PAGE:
At $200 per square foot, this San Diego house might seem a long shot for a story about custom homes on a budget. In bang for the buck, however, it was a huge bargain. Code restrictions limited the building to 1,400 square feet. But architects Taal Safdie and Ricardo Rabines detailed the building at the same level as their more elaborate commissions, with such high-ticket features as stainless steel cable railings, pocket sliding glass doors, a roof deck, and custom zebrawood cabinetry. A steep canyon site required that all materials be carried in—and the foundation dug—by hand. Under those conditions, Safdie says, there were two keys to delivering this much house for only $300,000: “It was the square footage—and a good contractor.” Stepping down the canyon, the house consists of four living areas—five, including the roof deck—each at its own elevation. Stairs between levels comprise the building's only circulation space.The layout yields large rooms and a great interplay of building and site. But, Safdie points out, “That didn't translate into the cheapest house per square foot, given the amount of kitchen and bath and complicated construction.”

“For that caliber of house, it was definitely on a lower budget,” says builder Ken Miner. He kept the lid on cost by subcontracting a minimum of work—he handled the foundation, framing, and finish himself—and by keeping his own operation lean. “I work out of my house, so I don't have huge overhead,” he says. “At the time I did that house, it was around 10 percent.” Miner went to bat for his client to save on materials, searching as far as New York to find zebrawood veneer at the right price. When bids for the railing system came in high, he hired a welder to fabricate the custom bits and put them together himself. That $200 per square foot sounds better all the time.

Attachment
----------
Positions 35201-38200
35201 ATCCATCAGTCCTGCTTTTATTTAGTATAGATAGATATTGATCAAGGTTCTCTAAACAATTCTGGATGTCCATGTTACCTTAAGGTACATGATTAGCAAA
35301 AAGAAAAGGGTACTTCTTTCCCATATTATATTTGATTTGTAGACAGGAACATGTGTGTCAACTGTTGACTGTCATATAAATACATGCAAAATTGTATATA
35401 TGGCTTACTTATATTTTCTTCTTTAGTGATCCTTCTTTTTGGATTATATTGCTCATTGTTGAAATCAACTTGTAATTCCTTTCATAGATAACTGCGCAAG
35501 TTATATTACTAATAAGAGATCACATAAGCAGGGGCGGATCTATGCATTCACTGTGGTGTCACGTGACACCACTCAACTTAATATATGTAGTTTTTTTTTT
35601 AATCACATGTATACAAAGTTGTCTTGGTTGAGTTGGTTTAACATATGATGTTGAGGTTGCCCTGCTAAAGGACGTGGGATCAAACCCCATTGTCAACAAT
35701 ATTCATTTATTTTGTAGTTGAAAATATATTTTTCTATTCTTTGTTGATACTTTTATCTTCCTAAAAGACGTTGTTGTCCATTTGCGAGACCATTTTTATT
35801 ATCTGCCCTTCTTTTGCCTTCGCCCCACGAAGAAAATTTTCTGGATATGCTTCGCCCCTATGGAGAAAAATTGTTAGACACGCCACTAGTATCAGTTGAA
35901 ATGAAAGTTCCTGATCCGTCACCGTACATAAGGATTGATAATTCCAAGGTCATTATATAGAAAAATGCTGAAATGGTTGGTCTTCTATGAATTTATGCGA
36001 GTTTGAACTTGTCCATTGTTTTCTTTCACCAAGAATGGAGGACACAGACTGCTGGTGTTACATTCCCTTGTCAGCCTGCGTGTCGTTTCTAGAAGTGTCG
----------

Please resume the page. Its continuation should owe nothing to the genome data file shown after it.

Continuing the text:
Project Credits
K&W Construction, San Diego
Architect: Safdie Rabines Architects, San Diego
Living space: 1,400 square feet
Site: .23 acre
Construction cost: $200 a square foot
Photographer: Undine Prohl

Resources: Bathroom plumbing fixtures: Dornbracht; Dishwasher: Bosch; Glass pocket doors: Fleetwood Metal Pocket Doors; Refrigerator: Sub-Zero; Roofing: Galvalume; Windows: Windowmaster.

Undine Prohl
The stainless steel railings on this house are integral to its woodsy-Modern look, but when the prices came back from the metal fabricators, builder Ken Miner saw his client's budget going down the drain. “I had bids of $50,000 and $60,000 for the steel railing,” he says. Believing he could do better, Miner found a welder able to produce the custom pieces and strung the cable himself. “We got that all done for like a third of what the bids were,” he says.